Like with any community there is a lot of drama, usually founded around experience, expectations and bias. Bottom line, it had its faults and didn’t live up to the hype and expectations according to some. Here’s hoping the Muskoka Con is a good one and Orillia can bounce back from this fumble and get back to small town con roots. I’d love to  have a convention in my neck of the woods.

Fingers crossed.

Clone Wars – Axia meets its twin

Clone Wars – Axia meets its twin

If a designer publishes a game and you’ve never heard of it, does it exist? Better question: If a designer publishes a game and you’re not around to play it, is it still good? Well, someone was there to review it and it was poor apparently. This “clone” had my interest piqued at first glance. Why concentric circles? Why 3 rings? Why varying paths between rings?  I was blown away … maybe that’s too strong a words. I was surprised to see this in my Tumblr feed. I was going to do an update on a post (for another game) and read through some of my previous game dev posts when I decided to refresh the page. Scrolled through, dropped a few likes, and THEN … duh duh duuuuuuhhh. Jumping out at me with its orbit-like appearance was, what I can only guess is, a game that basically one I’m developing right now. Not just closely resembling, mind you. It’s a friken clone of AXIA!!!!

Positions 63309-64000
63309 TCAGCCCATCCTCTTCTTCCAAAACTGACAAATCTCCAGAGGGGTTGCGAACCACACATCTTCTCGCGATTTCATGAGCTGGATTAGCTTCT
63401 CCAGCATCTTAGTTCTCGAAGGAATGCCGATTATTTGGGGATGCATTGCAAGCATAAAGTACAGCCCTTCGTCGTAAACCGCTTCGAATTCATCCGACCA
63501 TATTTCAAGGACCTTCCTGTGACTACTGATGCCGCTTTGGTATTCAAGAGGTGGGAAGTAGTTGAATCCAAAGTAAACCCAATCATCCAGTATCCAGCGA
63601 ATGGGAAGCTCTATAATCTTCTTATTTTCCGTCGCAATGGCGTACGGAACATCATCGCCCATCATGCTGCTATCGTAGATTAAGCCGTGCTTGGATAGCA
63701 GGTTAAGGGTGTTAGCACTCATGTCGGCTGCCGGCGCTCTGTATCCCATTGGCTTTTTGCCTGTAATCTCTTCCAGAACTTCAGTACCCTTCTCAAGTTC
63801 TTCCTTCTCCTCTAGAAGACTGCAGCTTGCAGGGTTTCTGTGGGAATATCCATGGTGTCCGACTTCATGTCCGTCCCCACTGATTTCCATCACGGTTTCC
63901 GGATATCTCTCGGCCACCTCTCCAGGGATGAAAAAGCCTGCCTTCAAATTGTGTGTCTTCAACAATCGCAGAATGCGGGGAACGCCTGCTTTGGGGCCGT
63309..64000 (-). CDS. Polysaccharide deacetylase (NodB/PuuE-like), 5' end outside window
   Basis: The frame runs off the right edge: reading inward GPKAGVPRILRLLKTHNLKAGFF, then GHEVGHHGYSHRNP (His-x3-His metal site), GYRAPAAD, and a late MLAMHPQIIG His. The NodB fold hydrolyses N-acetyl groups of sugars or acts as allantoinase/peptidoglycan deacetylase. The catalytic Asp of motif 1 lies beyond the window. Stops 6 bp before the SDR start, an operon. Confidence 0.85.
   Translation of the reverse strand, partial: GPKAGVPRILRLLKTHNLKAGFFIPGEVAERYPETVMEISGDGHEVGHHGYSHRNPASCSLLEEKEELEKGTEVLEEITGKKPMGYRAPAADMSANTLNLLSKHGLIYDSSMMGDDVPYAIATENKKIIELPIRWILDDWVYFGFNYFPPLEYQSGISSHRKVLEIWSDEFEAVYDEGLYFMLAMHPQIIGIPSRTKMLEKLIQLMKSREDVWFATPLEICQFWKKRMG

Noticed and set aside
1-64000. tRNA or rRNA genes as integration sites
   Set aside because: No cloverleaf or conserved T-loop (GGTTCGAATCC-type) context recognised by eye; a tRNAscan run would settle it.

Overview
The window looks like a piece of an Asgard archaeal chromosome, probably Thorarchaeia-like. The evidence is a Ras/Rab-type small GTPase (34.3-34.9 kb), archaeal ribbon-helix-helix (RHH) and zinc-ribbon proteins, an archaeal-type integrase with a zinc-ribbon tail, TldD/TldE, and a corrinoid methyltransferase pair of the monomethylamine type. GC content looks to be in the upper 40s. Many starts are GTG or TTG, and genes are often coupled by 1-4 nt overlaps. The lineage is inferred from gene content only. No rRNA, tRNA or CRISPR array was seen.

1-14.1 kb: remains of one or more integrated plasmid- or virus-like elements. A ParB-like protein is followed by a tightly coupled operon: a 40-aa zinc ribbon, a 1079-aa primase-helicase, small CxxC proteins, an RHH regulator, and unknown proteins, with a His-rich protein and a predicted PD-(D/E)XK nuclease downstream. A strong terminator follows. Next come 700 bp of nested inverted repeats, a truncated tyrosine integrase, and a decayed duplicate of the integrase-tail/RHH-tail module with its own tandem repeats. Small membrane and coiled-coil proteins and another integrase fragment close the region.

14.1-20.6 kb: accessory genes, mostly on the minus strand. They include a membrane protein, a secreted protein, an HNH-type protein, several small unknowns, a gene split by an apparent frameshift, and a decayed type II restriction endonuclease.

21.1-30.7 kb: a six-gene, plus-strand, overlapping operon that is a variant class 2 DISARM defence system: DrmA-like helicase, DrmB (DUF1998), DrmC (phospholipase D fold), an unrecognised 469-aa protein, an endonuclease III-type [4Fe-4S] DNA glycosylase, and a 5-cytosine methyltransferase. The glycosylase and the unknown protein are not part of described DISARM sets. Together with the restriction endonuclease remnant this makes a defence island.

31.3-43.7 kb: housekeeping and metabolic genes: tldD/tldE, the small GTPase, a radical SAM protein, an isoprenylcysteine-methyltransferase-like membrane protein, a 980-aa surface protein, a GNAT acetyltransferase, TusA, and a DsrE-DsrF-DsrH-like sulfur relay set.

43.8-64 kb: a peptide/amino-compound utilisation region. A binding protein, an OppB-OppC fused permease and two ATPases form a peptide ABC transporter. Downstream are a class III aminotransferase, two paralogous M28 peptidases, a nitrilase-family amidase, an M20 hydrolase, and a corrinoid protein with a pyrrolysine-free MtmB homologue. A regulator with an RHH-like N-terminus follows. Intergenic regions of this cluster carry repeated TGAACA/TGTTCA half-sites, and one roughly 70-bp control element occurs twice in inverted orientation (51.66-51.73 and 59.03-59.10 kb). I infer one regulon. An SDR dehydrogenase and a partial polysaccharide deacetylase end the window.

Axia Clone? I don't think so

Resemblance is uncanny